[Show abstract][Hide abstract] ABSTRACT: Recent policies of early discharge of postpartum mothers and their infants has raised concerns of possible decreased sensitivity in Guthrie bacterial inhibition assay (BIA) phenylketonuria (PKU) screening resulting in missed cases. In order to assess the potential impact of early discharge from hospital on neonatal screening for PKU and its variants, we performed 18 standard BIA screening tests on 11 newborn infants with the disease. Blood spot samples were collected from 1 to 24 h after birth and were analyzed at the Ontario Ministry of Health newborn screening laboratory according to the routine screening protocol. Except for one 4-hour postnatal sample from an infant with 'non-PKU mild hyperphenylalaninemia' (MHP) all blood samples showed phenylalanine levels > or = 240 mumol/l, irrespective of the age of the baby. During our 29 year experience with neonatal PKU screening (3.9 million infants tested), employing a cutoff blood phenylalanine of 240 mumol/l in blood spots obtained at > or = 24 h of age, only two biological false negative (one confirmed) tests were discovered in infants subsequently shown to have classical PKU: another three false negative tests were discovered in sibs of infants with MHP. The sensitivity of the screening test was 99.2% for infants with classical and mild PKU. Ascertainment of patients with MHP is unknown and is very likely incomplete. Over a 3-year period (1992-4) the specificity of the test was 99.9% for those screened after 24 h. The positive predictive value was 12.8%. Although early discharge may have an impact on other screened diseases, we conclude, from our studies, that early discharge may not affect the detection of infants with classical and mild (atypical) PKU, but would probably increase the number of infants with MHP missed using the BIA and a cutoff level of 240 mumol/l. Because of our experience and that of others, we recommend that neonates be at least 12 h of age before initial BIA PKU screening be carried out. To confirm this recommendation further prospective studies should be initiated.
No preview · Article · Jan 1997 · Early Human Development
[Show abstract][Hide abstract] ABSTRACT: Enterohemorrhagic Escherichia coli (EHEC) strains detected with DNA probes (for virulence plasmid and Shiga-like toxins) from subjects with hemolytic-uremic syndrome (n = 19) or diarrhea (n = 41) or asymptomatic carriers (n = 29) were examined for sorbitol fermentability, as were enterotoxigenic (n = 40), enteropathogenic (n = 40), and enteroinvasive (n = 40) E. coli and urinary tract infection (n = 40) strains and normal flora E. coli strains (n = 40). Sorbitol negativity was common only in EHEC, particularly among strains from severe clinical infections. All 19 EHEC strains from patients with hemolytic-uremic syndrome, irrespective of O:H serotype or Shiga-like toxin genotype, were sorbitol negative.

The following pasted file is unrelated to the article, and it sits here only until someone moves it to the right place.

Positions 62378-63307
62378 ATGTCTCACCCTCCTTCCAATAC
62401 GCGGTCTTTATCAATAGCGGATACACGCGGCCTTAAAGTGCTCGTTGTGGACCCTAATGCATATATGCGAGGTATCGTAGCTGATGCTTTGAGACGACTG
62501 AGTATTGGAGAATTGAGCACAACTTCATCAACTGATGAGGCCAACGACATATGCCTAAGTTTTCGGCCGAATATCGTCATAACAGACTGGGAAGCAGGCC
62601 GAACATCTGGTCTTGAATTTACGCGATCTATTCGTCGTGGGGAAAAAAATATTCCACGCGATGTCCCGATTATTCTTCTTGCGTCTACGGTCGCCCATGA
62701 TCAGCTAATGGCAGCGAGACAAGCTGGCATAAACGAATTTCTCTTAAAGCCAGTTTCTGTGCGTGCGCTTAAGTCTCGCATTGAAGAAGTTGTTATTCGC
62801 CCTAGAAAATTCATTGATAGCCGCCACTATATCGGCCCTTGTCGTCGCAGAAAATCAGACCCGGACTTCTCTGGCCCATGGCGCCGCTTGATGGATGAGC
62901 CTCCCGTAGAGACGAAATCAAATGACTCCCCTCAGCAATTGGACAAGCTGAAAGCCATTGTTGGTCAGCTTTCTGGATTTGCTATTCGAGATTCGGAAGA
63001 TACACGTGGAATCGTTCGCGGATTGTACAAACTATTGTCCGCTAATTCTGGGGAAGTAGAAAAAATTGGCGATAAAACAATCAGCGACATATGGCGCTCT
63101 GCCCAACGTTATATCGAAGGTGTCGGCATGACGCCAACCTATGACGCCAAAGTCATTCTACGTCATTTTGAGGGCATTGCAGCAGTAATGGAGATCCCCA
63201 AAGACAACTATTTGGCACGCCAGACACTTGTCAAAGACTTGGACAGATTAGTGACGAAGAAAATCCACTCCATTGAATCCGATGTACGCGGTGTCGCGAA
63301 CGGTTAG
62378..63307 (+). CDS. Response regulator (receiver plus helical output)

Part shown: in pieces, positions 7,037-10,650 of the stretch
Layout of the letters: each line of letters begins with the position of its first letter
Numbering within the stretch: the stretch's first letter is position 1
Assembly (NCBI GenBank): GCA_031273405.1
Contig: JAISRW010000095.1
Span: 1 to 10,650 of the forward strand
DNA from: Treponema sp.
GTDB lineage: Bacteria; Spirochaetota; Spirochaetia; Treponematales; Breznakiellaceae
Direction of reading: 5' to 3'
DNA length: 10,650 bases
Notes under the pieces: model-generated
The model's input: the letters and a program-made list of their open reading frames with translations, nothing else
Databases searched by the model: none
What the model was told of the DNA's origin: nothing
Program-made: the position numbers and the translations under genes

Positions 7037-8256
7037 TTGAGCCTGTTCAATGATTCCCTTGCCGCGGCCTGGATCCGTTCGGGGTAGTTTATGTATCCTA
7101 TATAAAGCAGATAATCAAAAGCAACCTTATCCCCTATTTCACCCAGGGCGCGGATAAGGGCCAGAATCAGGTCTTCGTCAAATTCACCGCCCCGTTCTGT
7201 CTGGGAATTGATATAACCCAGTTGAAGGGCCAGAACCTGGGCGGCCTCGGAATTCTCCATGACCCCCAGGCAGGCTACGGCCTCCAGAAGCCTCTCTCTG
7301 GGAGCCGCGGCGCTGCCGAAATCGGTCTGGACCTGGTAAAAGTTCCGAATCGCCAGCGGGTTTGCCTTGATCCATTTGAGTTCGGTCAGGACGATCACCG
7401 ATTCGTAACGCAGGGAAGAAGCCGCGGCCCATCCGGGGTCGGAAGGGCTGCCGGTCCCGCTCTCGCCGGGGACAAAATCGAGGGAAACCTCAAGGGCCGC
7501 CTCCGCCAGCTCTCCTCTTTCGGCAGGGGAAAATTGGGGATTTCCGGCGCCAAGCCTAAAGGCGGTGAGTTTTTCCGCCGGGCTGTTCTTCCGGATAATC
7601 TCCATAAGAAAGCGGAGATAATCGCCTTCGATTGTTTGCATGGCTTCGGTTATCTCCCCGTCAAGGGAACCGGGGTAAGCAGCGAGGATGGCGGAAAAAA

[Show abstract][Hide abstract] ABSTRACT: Yersinia enterocolitica has emerged as an enteropathogen associated with several types of human infections that often require antimicrobial therapy, but little is known about the antimicrobial susceptibilities of pathogenic strains isolated from humans in Canada. To determine the present patterns of antimicrobial susceptibility, to identify changes in these patterns that occurred during the past two decades, and to investigate the relationships between O serotypes and patterns of susceptibility, we tested a total of 1,105 pathogenic Y. enterocolitica strains isolated during 1972 to 1976, 1980, 1985, and 1990 for their susceptibilities to 22 antimicrobial agents. Susceptibility testing was performed by using a single breakpoint concentration in agar procedure. The results showed that all strains were susceptible to ciprofloxacin and piperacillin, and 98% or more of the strains from each period were susceptible to trimethoprim, sulfamethoxazole, cotrimoxazole, tetracycline, chloramphenicol, cefamandole, cefotaxime, aztreonam, and four aminoglycosides. In contrast, all strains were nonsusceptible to erythromycin, furazolidone, and clindamycin and 90% or more of the strains from each period were nonsusceptible to ampicillin, carbenicillin, ticarcillin, and cephalothin. Strains belonging to serotypes O:3, O:5,27, and O:8 had different patterns of susceptibility to ampicillin, carbenicillin, ticarcillin, and amoxicillin-clavulanic acid. No major difference in susceptibility was observed between any of the groups of human or animal strains included in the study, but nonsusceptibility to tetracycline increased from 0.4% in 1985 to 2% in 1990 in human strains isolated in those years. Our results indicate that between 1972 and 1990 there was no marked decrease in susceptibility to agents commonly used for therapy among pathogenic Y. enterocolitica strains isolated in Canada.